|CTA (includes airways)||30||24||24|
|Temporary Restricted/Prohibited/Danger Areas||0||0||0|
|Total reported airspace infringements||64||78||75|
Rob Gratton, CAA lead for airspace infringements, stated that the statistics show an unacceptable and continued rise in airspace infringements. A great many pilots are still not using moving map technology or failing to use it correctly. In addition, a number of infringements involved pilots encountering poor weather that was forecast in formal met reports, showing poor pre-flight planning and weak Threat and Error Management.
Infringement statistics: 2017 and 2018
|Total reported airspace infringements||1162||1358|
|Airspace infringements reported December 2018||55|
|CTA (includes TMA and Airways)||812*||706|
|* 2017 CTA and CTR combined|
|Restricted/Prohibited/Danger Areas (perm and temp)||81||87|
Airspace infringements: 2018 statistics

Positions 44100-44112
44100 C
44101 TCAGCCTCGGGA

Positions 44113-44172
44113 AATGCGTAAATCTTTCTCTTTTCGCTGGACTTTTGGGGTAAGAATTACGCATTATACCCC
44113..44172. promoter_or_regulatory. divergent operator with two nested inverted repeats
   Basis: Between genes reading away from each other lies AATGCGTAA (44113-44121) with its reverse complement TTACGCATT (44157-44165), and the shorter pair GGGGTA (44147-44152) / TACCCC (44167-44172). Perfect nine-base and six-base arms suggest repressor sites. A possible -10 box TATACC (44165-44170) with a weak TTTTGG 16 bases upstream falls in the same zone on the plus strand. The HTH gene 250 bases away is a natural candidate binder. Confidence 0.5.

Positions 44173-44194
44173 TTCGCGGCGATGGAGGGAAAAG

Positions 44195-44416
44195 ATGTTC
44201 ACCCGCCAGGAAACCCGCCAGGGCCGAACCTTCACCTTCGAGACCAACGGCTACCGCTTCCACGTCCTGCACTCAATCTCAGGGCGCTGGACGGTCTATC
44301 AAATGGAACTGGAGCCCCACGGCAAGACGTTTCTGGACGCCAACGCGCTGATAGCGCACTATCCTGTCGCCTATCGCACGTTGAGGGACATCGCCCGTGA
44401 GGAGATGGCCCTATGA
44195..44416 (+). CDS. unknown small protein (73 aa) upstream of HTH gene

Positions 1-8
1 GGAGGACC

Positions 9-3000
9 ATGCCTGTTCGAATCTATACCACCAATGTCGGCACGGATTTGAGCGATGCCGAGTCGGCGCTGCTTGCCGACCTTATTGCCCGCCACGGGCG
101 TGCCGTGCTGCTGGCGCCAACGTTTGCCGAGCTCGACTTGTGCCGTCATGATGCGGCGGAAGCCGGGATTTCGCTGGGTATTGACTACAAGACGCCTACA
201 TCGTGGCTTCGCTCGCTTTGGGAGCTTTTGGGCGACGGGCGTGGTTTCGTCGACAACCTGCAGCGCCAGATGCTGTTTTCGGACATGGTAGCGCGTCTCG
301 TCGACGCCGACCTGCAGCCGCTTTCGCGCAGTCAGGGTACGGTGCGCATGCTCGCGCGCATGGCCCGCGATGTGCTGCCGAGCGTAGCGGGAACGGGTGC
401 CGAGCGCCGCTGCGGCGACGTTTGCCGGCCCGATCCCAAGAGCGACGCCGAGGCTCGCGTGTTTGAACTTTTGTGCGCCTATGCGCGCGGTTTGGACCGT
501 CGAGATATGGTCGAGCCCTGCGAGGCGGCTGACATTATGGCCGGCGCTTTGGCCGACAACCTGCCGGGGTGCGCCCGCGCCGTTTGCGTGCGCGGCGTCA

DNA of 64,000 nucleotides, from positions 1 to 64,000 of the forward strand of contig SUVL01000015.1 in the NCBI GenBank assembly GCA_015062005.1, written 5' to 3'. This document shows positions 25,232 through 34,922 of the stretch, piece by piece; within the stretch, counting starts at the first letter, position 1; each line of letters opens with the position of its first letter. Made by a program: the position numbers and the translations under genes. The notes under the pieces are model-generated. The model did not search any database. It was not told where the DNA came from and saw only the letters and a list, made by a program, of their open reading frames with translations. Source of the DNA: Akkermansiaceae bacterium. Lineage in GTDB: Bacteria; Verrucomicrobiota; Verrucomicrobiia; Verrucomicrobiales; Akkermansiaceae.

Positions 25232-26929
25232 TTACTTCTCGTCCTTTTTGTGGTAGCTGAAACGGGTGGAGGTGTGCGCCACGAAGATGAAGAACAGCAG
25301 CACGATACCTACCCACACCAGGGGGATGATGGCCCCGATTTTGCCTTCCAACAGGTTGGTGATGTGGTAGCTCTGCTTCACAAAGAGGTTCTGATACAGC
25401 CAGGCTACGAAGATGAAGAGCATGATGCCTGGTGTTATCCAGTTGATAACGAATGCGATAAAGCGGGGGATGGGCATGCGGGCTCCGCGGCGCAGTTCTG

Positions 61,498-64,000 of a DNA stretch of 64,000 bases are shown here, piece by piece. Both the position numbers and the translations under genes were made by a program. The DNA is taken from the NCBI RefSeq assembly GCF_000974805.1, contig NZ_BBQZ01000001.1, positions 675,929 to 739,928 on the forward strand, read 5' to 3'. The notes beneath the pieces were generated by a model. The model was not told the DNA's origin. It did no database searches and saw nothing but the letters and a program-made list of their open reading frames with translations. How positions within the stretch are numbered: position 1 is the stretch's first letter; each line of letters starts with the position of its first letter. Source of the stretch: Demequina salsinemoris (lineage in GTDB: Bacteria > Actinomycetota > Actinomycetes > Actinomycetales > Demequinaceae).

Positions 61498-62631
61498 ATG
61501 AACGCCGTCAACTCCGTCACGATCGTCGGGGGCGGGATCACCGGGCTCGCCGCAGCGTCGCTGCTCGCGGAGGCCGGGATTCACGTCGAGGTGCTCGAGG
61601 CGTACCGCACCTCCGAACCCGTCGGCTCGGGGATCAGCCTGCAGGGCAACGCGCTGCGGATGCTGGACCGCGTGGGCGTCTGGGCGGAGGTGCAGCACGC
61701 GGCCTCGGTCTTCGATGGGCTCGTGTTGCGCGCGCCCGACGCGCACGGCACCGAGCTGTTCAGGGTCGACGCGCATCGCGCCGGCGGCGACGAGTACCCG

Causal factor analysis of airspace infringements
Analysis of airspace infringement reports from 2017 has shown that the correct use of a moving map could have helped avoid 85% of airspace infringements.
Occurrence reports from private pilots were assessed against four key measures that could have helped prevent the infringement or reduced its impact on other air traffic or controllers:
- Use of moving maps with an airspace warning
- Use of a frequency monitoring code (FMC), also known as a listening squawk
- Recognition of/dealing with overload and distraction
- Better familiarity with aircraft and equipment
The report was carried out by a sub-group of the CAA’s Airspace Infringement Working Group, made up of three experienced General Aviation pilots.
- Read the full report: Causal Factor Analysis of Airspace Infringements 2017
Airspace infringement series: A controller’s story
12 April 2019: Brian Ringrose, an air traffic controller at Swanwick centre looking after airspace around Gatwick, talks about his experience with airspace infringements in the latest of the series from NATS – Airspace infringement series: A controller’s story (12 April 2019)
22 March 2019: NATS have published the first in a series of controller’s stories. Amanda Rhodes, NATS air traffic controller at Swanwick Centre looking after airspace around Luton Airport, talks about her experience with airspace infringements – Airspace Infringement Series: A controller’s story (22 March 2019)